The company staffs a 24-hour operations center in Leesburg, Virginia, about 40 miles from downtown Washington, from which doctors may treat patients through secure high-resolution teleconferencing. The firm has about 55 individuals as clients of its support services, for which it charges from $6,000 to $12,000 a month, and has installed about 15 ReadyRooms, he said.
“We borrowed the idea of the technology, high-end telemedicine connectivity, out of the White House situation room,” O’Mara said.
Part of the rush toward high-end, private services may stem from a growing gap in the availability of health-care providers. There was a shortage of about 13,700 physicians in the U.S. in 2010, which may rise to about 91,500 in 2020 and 130,600 by 2025, according to estimates by the Washington-based Association of American Medical Colleges.
An increase in doctors moving to a concierge or retainer business model could reduce access further, said Julia Paradise, an associate director in Washington at the Kaiser Family Foundation’s Commission on Medicaid and the Uninsured.
“It’s just math,” Paradise said. “If the physicians who are practicing take fewer patients, it reduces access in the wider population and it generally limits access to people with very substantial resources.”
The health-care reform law passed in 2010 could exacerbate a system that’s already “overtaxed,” said MDVIP’s Murrison. The law may increase the number of Americans with health insurance by about 32 million, according to estimates by the Congressional Budget Office and the Joint Committee on Taxation.
Private Health Management, a high-end provider based in Los Angeles, assists with identifying doctors in the U.S. for primary and specialty care as well as abroad for travel-related emergencies. The firm also compiles reports to answer patients’ questions about treatment and diagnosis options, said Leslie Michelson, chairman and chief executive officer.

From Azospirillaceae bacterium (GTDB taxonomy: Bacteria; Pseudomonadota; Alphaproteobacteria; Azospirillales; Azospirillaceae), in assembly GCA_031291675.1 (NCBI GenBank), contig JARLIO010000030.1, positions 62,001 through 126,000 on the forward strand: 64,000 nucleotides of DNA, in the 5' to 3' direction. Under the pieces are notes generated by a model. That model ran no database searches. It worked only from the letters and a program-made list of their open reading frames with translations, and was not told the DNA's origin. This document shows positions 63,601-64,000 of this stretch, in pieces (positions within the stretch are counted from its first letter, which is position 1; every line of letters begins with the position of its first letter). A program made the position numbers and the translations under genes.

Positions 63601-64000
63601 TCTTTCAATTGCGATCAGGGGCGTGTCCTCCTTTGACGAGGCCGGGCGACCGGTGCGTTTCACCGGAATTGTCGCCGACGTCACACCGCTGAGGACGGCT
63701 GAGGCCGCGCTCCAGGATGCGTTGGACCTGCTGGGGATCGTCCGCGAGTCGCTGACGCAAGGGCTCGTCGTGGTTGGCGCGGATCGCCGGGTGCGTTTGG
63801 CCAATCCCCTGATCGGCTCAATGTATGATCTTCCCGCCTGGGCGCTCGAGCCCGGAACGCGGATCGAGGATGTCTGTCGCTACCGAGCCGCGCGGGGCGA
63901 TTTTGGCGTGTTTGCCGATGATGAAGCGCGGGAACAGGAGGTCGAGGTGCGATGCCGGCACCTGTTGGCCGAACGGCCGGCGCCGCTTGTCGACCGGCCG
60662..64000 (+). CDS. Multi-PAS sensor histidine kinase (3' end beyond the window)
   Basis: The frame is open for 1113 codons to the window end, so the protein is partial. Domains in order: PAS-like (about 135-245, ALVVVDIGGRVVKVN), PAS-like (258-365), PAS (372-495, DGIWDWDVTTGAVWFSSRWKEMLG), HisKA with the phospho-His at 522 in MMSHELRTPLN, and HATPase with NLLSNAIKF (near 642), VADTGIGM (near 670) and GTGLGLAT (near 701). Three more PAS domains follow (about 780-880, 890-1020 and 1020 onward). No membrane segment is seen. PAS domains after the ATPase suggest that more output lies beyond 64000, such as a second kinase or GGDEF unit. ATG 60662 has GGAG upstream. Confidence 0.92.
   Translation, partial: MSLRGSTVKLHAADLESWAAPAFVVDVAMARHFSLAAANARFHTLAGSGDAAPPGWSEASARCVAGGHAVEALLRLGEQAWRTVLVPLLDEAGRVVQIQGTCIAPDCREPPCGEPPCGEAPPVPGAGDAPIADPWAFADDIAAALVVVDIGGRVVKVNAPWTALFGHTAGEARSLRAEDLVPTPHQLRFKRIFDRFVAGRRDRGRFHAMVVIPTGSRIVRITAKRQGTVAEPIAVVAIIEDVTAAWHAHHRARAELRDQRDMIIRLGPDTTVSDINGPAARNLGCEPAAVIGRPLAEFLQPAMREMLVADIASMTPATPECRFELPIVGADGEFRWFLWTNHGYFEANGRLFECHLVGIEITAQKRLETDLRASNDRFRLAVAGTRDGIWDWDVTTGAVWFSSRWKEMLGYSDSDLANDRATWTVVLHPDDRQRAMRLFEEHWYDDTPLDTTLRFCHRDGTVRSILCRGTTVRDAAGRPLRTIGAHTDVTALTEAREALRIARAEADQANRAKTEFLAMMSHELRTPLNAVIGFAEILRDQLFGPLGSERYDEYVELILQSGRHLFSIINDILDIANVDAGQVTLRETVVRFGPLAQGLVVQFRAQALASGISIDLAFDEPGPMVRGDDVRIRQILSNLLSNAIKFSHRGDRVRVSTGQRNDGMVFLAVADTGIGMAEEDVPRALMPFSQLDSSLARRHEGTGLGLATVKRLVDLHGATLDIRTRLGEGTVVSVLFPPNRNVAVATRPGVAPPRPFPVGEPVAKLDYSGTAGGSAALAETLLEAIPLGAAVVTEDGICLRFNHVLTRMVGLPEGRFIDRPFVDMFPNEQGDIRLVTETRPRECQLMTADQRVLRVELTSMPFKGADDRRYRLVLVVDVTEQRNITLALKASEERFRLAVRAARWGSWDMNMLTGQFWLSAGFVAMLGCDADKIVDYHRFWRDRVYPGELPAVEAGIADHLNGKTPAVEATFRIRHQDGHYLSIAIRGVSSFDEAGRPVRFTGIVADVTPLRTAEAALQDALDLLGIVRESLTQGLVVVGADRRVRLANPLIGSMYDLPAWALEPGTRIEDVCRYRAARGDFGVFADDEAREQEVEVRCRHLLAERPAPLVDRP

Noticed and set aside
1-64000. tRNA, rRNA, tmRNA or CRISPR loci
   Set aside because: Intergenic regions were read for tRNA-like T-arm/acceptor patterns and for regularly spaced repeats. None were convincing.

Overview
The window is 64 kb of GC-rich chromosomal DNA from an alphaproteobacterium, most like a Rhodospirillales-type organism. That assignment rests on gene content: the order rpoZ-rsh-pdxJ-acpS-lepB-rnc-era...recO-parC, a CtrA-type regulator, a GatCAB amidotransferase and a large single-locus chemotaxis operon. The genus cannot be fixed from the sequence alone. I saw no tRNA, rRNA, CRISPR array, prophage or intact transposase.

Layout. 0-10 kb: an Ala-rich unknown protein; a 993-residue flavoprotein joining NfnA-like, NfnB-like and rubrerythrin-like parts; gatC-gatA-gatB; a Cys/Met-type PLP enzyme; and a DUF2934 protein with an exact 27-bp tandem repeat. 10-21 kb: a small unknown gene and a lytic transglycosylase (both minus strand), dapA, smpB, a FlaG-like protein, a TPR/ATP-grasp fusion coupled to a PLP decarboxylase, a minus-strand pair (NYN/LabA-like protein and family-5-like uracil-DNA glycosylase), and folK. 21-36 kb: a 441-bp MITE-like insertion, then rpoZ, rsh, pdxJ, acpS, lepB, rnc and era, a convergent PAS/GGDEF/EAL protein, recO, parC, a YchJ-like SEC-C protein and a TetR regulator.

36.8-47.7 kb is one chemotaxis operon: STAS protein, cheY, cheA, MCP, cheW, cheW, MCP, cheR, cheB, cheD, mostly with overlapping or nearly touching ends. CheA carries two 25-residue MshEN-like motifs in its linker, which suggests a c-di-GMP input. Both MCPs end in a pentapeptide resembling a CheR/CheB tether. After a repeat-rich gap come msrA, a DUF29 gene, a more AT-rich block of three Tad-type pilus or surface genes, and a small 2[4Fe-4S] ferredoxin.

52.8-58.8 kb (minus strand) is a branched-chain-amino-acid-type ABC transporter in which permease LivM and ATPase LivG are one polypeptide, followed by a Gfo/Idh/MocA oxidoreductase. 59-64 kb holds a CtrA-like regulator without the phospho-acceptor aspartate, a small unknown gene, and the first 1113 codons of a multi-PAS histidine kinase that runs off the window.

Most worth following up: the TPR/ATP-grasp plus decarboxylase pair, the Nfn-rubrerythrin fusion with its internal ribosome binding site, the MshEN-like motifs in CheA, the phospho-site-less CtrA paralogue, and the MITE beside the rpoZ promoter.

The company digitizes patients’ medical records, which they receive on portable USB memory drives that fit in their wallets.
“There’s an enormous difference between the very best the health-care system has to offer and the very worst,” Michelson said. “We help our patients get the very best.”
The four-year-old company has between 1,000 and 5,000 patients, and is gaining clients among executives of fund- management and private-equity firms, Michelson said. He declined to specify the number of clients or provide a range for costs.
Nicholas Schorsch, 51, chief executive officer of American Realty Capital, began working with Private Health after his father-in-law was diagnosed with prostate cancer.
“He was going down very, very rapidly, and they were able to reverse it to a point of stabilizing him” for several years said Schorsch, whose New York-based firm manages about $7 billion primarily in real estate investment trusts. “It was a wonderful gift to the family.”
Primary-care doctors with MD2 International LLC, limit their practices to 50 families, with each office made up of two doctors. Fees vary by city, with a typical family paying from $25,000 to $30,000 a year, none of which is generally covered by insurance, said Peter Hoedemaker, chief executive officer of the Bellevue, Washington-based company, which is pronounced MD- squared.
“There are different levels of hotels, and different levels of cars,” Hoedemaker said.
The firm is currently serving about 500 families in five U.S. cities, with plans to open offices in Dallas and New York this year, he said.
John Dillon, 50, started using MDVIP when his doctor, Alan Sheff, decided to join the network. Dillon said he likes the ease of getting an appointment as well as the fact that he and his doctor have each other’s cellphone numbers.
“It’s kind of like the financial advice business,” said Dillon, a senior vice president in Bethesda, Maryland, with Morgan Stanley (MS) Smith Barney, which is a brokerage joint venture of Morgan Stanley and Citigroup Inc. (C) “I can only have so many clients, or else at some point you don’t know what their needs are anymore.”